According to the information gathered by the Office of the High Commissioner for Human Rights' (OHCHR's) Investigation on Sri Lanka (OISL), a 2015 report covering a time period from February 2002 to November 2011, in Colombo, "many Tamils" arrested under the PTA and Emergency Regulations "were held in Welikada ('Magazine') remand prison, Negombo prison, various police stations in the city, including Kessalwatta and Hultsdorf, TID facilities in Colombo (sometimes referred to as the '6th floor'), and at CID headquarters (known as the '4th floor')" (UN 16 Sept. 2015, para. 369). According to OISL, the "Kalutara prison and Boosa detention centre in Galle" were used to hold "hundreds of Tamils arrested under the PTA or the Emergency Regulations" (UN 16 Sept. 2015, para. 369).

According to PEARL, the PTA "facilitates abuses in custody, like torture and sexual violence" (PEARL 27 Apr. 2016). In its report, the UN CERD stated its concern "that the Act allows for prolonged detentions without due process" (UN 6 Oct. 2016, para. 14).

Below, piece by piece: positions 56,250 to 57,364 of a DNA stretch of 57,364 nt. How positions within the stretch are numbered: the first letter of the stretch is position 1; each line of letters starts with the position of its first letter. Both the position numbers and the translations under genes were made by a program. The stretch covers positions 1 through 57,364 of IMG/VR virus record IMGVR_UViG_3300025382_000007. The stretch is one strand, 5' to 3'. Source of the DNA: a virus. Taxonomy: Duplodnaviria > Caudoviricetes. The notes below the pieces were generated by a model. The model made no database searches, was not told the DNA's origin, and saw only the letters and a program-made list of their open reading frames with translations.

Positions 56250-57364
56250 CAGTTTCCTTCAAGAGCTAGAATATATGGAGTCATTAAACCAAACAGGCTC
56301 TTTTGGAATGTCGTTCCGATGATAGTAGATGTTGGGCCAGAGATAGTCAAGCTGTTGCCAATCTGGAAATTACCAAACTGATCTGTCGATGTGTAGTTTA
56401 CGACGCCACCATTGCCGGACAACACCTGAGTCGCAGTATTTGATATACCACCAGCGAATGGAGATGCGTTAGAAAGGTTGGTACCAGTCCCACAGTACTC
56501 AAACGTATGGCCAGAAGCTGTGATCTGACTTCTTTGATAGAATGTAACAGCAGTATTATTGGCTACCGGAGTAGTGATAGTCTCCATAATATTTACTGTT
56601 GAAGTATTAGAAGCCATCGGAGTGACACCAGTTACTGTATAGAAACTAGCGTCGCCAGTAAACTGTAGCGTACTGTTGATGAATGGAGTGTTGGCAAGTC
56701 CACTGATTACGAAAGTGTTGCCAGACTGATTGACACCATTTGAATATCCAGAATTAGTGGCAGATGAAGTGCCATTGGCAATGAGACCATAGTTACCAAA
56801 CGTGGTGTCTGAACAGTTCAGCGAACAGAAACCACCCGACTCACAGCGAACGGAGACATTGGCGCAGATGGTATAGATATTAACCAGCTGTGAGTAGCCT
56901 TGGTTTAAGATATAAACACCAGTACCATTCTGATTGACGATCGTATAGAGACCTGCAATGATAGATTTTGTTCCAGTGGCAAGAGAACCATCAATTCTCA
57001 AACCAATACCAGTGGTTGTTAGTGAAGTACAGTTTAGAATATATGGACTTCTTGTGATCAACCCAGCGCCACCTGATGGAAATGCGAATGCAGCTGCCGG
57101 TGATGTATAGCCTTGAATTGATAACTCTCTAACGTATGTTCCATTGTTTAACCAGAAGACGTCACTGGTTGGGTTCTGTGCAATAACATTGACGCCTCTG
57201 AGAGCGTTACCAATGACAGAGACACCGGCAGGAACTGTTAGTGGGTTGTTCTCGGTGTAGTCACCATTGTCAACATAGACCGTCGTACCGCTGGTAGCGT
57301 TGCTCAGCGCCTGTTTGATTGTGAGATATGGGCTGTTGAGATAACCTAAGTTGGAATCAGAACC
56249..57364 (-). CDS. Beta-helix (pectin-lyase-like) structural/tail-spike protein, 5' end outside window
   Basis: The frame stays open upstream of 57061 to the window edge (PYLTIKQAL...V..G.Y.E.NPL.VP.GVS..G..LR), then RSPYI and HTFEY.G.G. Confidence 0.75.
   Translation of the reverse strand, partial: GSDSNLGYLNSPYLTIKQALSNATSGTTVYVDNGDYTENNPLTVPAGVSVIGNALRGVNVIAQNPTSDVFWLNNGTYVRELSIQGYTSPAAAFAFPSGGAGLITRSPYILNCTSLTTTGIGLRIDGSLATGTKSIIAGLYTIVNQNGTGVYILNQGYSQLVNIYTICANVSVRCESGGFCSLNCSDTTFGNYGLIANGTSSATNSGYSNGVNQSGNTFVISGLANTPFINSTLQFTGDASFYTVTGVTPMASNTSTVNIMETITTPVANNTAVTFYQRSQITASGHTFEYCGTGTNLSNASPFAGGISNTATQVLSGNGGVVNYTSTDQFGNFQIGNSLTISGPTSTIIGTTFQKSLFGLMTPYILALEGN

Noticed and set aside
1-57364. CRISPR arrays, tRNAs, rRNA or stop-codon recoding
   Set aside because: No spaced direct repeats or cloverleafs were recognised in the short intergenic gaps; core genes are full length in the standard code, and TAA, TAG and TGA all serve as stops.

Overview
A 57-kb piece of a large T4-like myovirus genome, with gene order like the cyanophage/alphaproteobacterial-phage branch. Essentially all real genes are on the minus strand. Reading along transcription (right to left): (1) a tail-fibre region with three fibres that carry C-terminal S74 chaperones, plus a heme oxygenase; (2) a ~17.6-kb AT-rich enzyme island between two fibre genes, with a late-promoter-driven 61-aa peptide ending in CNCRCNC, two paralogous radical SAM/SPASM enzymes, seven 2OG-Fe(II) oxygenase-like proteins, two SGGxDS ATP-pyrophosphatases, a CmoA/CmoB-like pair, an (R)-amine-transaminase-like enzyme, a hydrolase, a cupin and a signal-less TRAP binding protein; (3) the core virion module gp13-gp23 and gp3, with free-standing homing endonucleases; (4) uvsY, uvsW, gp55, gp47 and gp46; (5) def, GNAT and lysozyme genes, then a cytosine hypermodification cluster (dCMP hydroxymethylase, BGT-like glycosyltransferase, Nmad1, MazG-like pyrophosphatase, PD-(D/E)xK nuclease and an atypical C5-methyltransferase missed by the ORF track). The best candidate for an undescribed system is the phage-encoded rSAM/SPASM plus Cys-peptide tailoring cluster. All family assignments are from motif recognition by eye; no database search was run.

According to the same source, the PTA "has a disproportionate impact on ethnic and ethno-religious minorities, such as Tamils" (UN 6 Oct. 2016, para. 14). The 2017 report by the UN Special Rapporteur on minority issues states that "[r]einforcing the stigmatization of the Tamil identity is the continued application of the [PTA], which affects the Tamil population disproportionately" (UN 31 Jan. 2017, para. 52).